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Starting My Study Abroad: It’s OK to Hate It at First

This article is written by a student writer from the Her Campus at U Penn chapter.

“I wish I could see your face when you first see London!” 

That’s what my mom said to me before I left home to fly to London, a place I had never been, a strange city I would have to navigate alone. I’d never even left the continent before,  much less travelled thousands of miles away by myself. I couldn’t help but ask questions such as ‘How would I even get from the airport to my dorm while carrying 100 pounds of luggage?’ 

When I finally got into the heart of London, looking out the window of my Uber, I wasn’t overcome with joy or excitement or the feeling of a dream coming  true. I was complacent, underwhelmed, numb. What was wrong with me?

I had  dreamed of London for years;  dreamed of all the shows I would see, the authors that had wandered through these same streets, the culture and aesthetic that seemed to match me so well. But now, all of those dreams  seemed flat. 

I got to my dorm. I changed clothes, and I fell asleep. When I woke up, I didn’t feel any better; somehow, I felt worse. Everything seemed horrible: my bleak room, the daunting task of unpacking, the unfamiliar, and the sunny sky mocking me. In my sadness, I didn’t even want to eat, to take the time and effort to go out and get food. I dug myself into a hole that seemed impossible to escape . I didn’t like London — there was no one there for me, and there was no way to leave. What was I going to do? Go back home mid-semester, putting me a semester behind and wasting all my money? I genuinely began to think that I had made the biggest mistake of my life, like London was my Daisy and I was Gatsby reaching for some dream that didn’t really exist.

Me now being the perfect tableau of a Londoner

I wasted two days wallowing in my room, and I hadn’t gone out to explore London in any way. I felt like I had no friends to help me. The people I knew were already comfortable going across the city by themselves, and I felt left behind, like an outsider. Many of my friends also came with someone; they weren’t alone like me. I couldn’t ask anyone to hang out because they were either busy, or I was just too proud to let anyone know that I was struggling. I didn’t know how to be happy again.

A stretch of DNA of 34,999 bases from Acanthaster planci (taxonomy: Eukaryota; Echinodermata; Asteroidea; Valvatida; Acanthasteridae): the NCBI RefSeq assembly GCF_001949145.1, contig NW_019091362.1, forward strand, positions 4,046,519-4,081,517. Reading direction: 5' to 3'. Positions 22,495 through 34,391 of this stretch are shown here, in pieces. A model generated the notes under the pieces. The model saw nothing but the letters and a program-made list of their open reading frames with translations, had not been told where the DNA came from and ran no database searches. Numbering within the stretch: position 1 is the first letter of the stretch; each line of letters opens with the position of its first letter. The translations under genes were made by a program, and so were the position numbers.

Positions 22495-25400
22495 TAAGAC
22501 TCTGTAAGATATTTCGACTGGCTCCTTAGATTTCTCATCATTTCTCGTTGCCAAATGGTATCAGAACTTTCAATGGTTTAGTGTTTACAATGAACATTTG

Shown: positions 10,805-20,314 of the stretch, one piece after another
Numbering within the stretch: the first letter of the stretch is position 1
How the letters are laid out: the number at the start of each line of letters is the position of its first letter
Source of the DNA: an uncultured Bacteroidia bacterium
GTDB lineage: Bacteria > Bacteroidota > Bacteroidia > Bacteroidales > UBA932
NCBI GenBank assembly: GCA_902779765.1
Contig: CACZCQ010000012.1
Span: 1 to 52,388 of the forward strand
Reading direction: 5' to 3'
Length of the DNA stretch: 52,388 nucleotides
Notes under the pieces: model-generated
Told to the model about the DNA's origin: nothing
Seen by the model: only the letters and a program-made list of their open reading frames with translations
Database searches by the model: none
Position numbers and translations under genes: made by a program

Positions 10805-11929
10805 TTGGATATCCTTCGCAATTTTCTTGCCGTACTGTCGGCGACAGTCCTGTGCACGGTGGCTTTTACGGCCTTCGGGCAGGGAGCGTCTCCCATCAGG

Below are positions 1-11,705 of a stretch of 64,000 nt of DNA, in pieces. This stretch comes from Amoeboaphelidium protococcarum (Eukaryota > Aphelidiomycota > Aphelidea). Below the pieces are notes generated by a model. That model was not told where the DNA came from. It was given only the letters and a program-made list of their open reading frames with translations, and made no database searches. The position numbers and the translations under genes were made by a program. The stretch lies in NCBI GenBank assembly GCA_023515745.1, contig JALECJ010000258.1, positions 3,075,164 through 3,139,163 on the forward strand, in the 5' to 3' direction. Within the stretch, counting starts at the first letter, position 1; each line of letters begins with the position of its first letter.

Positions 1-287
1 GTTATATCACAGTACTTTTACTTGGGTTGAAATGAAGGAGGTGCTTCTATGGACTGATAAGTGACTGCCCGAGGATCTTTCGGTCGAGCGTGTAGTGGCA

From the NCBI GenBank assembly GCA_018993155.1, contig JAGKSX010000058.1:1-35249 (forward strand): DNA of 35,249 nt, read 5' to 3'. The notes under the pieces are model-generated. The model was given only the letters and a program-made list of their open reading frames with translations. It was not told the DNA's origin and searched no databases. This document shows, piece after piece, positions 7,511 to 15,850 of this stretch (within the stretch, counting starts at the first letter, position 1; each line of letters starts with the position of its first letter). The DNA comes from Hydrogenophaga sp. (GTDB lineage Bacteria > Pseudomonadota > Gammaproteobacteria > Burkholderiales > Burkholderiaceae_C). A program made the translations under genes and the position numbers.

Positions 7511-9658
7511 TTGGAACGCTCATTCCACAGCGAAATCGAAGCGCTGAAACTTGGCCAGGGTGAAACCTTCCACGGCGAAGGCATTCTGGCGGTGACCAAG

First solo tube trip to Queen Mary’s Rose Garden

And then I made a friend. When I finally left my room out of necessity, I ran into one of my hallmates. She was nice and also looking to make some friends in London because, unlike me, she didn’t even know anyone who had travelled abroad from her school, a common case with study abroad students. We quickly exchanged numbers. Under any other circumstances, I would have been too socially anxious to text or make plans with someone I had just met, but we both needed a friend. She invited me to dinner the next day. I forced myself to go. I immediately felt better, but what made the biggest difference was just talking to her about how sad and out of place I felt. Surprisingly, she felt the same way. Why is it that we all gloss over the moment when things feel horrible during our study abroad and skip to the stories about how great it was? Being emotionally vulnerable with her was the defining moment of this trip for me, the one from which I grew the most.

Original photograph by Christina Irmen

After this first moment of happiness in London, I realized I needed to do things. I had the confidence to do that…now that I knew everyone felt the same way. They also wanted more friends or were simply just excited to explore the city. You can really just text anyone that you barely know just to say, “Want to go to a fun ice cream place I found?” and they will likely answer yes. We are all so excited to be here that those dumb social inescurites or “rules” that stop us from hanging out with acquaintances stop applying . Every acquaintance becomes a travel buddy. Once I knew I had friends or the ability to just meet people, I became confident enough to go to places on my own, walking across London or taking the tube by myself. I have grown as a friend and overcome so much of my anxiety to become a much more confident woman. Since those first depressing days, , I’ve gone to Buckingham Palace, taken day trips to Bath and Canterbury, discovered markets, found hidden vintage stores, seen so many paintings in museums, gone to shows (I even met Claire Foy the other night!), and made sure to take every moment to discover something new and deepen my friendships here.

Discovering mushroom markets when I wandered the city alone

It’s ok to be sad or to feel out of place. But only when we’re honest about it can we begin to overcome it. You are only alone when you make yourself alone.

Christina is a senior at UPenn studying English. When she isn't reading books, quoting Gatsby, or singing show tunes, wishing she could hit those highs like Patti LuPone, she is definitely annoying people by correcting their grammar.